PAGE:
An elevated level of PAI-1 is also an important diagnostic marker of cardiac fibrosis (Ghosh and Vaughan, 2012). For that, the cardiac expression of PAI-1 was analyzed in this study. There was not any change in the cardiac expression of PAI-1 in both, cisplatin 2 and 3 mg/kg treated animals with respect to the control group (P > 0.05) (Figure 7).
FIGURE 7. Representative immunoblots for plasminogen activator inhibitor-1 (PAI-1) protein expression in whole cardiac left ventricle. Diagram bars show the result of densitometric analysis of PAI-1 in whole cardiac left ventricle. Data are presented as means ± SEM of observations obtained of 6–8 tissue samples from 6 to 8 animals per treatment. A one-way ANOVA followed by Bonferroni/Dunn post hoc test was used for statistical analysis.
Regarding the aorta, the morphological analysis showed changes in the fiber arrangement in the tunica media, losing their uneven appearance (Figures 8A,B). eNOS staining was strongly located in endothelium with certain positive areas in tunica media that disappeared in the animals treated with cisplatin 3 mg/kg (Figures 8C,D). However, the cisplatin treatments did not provoke any modification either in aorta expression of eNOS or in the eNOS mRNA levels in comparison with the control group (P > 0.05) (Figures 9A,B). The expression on PAI-1 was also analyzed in aorta tissue in the different experimental groups. Aortic expression of PAI-1 was slightly, but not significantly, increased at the two different doses of cisplatin evaluated in relation to the control group (Figure 9C).
FIGURE 8. Representative images of histology and immunohistochemistry of the effect of cisplatin treatment on rat aorta. Rats were injected intraperitoneally for 5 weeks with saline (0.9% NaCl, left column) or cisplatin (3 mg/kg week−1, right column). Histological samples embedded in paraffin and stained with Masson’s trichrome (A,B). Samples processed for immunohistochemistry with anti eNOS antibody (C,D). Bar: 100 μm.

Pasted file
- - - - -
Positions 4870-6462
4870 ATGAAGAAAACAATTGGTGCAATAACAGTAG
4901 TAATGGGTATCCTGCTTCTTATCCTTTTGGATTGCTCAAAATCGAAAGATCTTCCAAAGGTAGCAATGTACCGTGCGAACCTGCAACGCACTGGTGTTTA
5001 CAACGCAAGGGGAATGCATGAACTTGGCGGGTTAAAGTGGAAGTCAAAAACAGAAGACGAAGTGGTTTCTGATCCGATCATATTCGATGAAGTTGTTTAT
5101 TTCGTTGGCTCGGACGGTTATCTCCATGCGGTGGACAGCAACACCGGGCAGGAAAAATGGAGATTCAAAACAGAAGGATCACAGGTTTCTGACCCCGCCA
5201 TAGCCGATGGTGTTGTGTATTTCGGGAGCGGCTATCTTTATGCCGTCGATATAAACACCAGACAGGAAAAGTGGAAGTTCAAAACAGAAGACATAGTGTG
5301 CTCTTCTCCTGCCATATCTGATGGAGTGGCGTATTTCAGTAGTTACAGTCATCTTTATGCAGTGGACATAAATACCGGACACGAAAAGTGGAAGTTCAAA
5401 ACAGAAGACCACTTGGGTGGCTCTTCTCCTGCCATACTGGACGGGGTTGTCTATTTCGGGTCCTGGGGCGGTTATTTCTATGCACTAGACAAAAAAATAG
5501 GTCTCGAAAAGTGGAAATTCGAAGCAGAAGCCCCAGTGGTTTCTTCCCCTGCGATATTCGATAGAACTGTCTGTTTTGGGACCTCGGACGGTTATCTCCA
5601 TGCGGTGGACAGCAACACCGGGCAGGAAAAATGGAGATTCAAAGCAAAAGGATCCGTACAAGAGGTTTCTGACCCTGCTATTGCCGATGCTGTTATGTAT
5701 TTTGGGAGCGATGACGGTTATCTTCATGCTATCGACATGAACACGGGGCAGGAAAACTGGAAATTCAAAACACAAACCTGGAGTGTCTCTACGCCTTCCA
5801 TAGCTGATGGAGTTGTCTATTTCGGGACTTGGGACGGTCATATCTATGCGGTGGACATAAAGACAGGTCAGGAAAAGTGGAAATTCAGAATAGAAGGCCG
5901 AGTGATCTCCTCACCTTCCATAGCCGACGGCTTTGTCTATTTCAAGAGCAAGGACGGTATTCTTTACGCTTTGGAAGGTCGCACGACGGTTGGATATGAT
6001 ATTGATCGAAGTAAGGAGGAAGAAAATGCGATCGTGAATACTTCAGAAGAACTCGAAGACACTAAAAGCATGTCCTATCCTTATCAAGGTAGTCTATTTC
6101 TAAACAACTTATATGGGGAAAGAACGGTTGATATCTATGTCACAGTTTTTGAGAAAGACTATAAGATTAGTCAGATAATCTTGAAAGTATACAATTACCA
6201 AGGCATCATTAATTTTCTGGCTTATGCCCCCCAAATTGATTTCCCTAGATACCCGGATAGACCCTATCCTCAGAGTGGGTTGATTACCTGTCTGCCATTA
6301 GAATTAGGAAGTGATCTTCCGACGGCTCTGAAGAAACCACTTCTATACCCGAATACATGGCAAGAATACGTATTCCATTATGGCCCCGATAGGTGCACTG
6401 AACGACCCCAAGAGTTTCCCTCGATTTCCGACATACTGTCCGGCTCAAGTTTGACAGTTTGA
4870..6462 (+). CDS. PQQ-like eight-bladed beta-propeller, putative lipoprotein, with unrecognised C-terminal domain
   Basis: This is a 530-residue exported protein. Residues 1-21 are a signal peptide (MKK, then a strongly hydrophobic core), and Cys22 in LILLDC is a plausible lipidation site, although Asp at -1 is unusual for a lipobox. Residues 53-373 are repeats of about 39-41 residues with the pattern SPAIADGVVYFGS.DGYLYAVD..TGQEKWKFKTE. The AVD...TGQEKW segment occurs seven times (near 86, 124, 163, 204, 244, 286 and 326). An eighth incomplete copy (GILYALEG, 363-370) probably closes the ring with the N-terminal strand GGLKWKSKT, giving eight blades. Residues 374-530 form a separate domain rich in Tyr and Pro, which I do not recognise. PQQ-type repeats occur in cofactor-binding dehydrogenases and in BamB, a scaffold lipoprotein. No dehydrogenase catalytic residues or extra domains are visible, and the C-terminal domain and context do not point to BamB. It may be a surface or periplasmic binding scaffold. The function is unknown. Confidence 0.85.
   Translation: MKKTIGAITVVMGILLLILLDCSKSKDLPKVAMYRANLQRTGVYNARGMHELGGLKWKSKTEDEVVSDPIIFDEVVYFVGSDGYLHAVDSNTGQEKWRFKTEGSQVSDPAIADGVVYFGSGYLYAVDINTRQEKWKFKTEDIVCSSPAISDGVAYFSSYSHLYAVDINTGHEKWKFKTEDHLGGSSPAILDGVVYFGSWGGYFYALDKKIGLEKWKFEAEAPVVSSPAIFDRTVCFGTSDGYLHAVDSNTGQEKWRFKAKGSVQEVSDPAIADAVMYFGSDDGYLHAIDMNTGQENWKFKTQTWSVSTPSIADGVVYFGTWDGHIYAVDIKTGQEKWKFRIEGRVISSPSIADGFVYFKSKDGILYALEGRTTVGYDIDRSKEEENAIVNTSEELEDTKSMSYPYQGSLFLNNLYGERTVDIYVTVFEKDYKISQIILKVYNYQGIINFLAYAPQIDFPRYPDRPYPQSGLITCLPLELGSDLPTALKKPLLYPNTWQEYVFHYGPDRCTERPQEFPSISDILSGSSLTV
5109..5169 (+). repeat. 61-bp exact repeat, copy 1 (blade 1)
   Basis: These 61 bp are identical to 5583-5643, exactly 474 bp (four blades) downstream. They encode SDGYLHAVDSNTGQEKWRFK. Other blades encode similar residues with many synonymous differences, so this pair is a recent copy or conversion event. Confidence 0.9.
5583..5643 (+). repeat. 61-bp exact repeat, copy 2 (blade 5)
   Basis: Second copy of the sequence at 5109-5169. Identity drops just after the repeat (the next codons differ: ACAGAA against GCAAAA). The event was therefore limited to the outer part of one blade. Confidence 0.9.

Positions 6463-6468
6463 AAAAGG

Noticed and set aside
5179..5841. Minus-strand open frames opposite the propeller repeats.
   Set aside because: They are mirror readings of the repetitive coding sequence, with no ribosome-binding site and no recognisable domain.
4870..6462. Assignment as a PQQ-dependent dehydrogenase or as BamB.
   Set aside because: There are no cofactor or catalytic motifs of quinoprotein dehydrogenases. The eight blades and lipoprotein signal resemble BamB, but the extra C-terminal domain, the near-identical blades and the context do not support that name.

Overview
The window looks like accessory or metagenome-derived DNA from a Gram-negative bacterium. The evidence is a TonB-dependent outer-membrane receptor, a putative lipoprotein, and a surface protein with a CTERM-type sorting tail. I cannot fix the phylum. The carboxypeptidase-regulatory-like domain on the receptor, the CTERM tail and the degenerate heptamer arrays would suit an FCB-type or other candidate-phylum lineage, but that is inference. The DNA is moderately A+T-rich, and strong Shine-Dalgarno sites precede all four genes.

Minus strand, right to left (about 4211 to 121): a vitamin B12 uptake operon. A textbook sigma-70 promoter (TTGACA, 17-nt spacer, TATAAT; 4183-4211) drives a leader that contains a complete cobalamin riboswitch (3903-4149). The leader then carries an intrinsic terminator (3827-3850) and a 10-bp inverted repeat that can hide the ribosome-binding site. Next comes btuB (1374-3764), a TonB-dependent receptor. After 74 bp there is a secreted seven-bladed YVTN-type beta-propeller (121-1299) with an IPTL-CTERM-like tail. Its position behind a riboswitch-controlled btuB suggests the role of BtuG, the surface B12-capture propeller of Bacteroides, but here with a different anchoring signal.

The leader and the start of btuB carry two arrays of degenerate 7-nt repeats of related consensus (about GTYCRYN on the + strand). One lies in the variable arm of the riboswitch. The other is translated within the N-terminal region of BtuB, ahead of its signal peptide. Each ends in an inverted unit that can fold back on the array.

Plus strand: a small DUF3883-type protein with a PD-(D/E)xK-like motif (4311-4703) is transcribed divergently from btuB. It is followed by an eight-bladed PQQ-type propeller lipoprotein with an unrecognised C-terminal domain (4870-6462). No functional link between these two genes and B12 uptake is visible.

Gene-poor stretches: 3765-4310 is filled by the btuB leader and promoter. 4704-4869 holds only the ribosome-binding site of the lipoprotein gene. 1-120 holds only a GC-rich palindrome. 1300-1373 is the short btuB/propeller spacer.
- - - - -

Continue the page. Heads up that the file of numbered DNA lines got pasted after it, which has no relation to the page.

FIGURE 9. (A) Representative immunoblots for eNOS protein expression in aorta. Diagram bars show the result of densitometric analysis of eNOS in aorta. (B) Quantitative analysis of eNOS mRNA levels in aorta. (C) Representative immunoblots for plasminogen activator inhibitor-1 (PAI-1) protein expression in aorta. Diagram bars show the result of densitometric analysis of PAI-1 in aorta. Data are presented as means ± SEM of observations obtained for 5–8 tissue samples from 5 to 8 animals per treatment. A one-way ANOVA followed by Bonferroni/Dunn post hoc test was used for statistical analysis.
This study shows that the chronic treatment with cisplatin causes dose-dependent cardiovascular alterations. Vascular toxicity occurs at lower doses than cardiac or systemic cardiovascular alterations. The cisplatin induced-vascular toxicity could be cataloged as “silent” because it occurs even in the absence of any systemic cardiovascular modifications. At high doses of cisplatin treatment, vascular toxicity is maintained and cardiac and blood pressure alterations are present. Cisplatin treatment also produced alterations in the structure of cardiac and vascular tissue, suggesting a direct cytotoxicity. Changes in connexin-43 and eNOS expression could be related with cardiac functional alterations after cisplatin treatments.
In recent years, many clinical studies have noted that some cisplatin-treated cancer survivors have a significantly increased risk of cardiovascular events (Ishioka et al., 2008; Vaughn et al., 2008), cisplatin-induced cardiovascular toxicity being an increasing concern. Although, there are some experimental data in cardiac toxicity induced after acute administration of cisplatin (Al-Majed et al., 2006; Yüce et al., 2007), there are no experimental studies specifically evaluating cardiovascular alterations after chronic cisplatin treatment, and studying, at the same time, mechanisms involved in these particular alterations.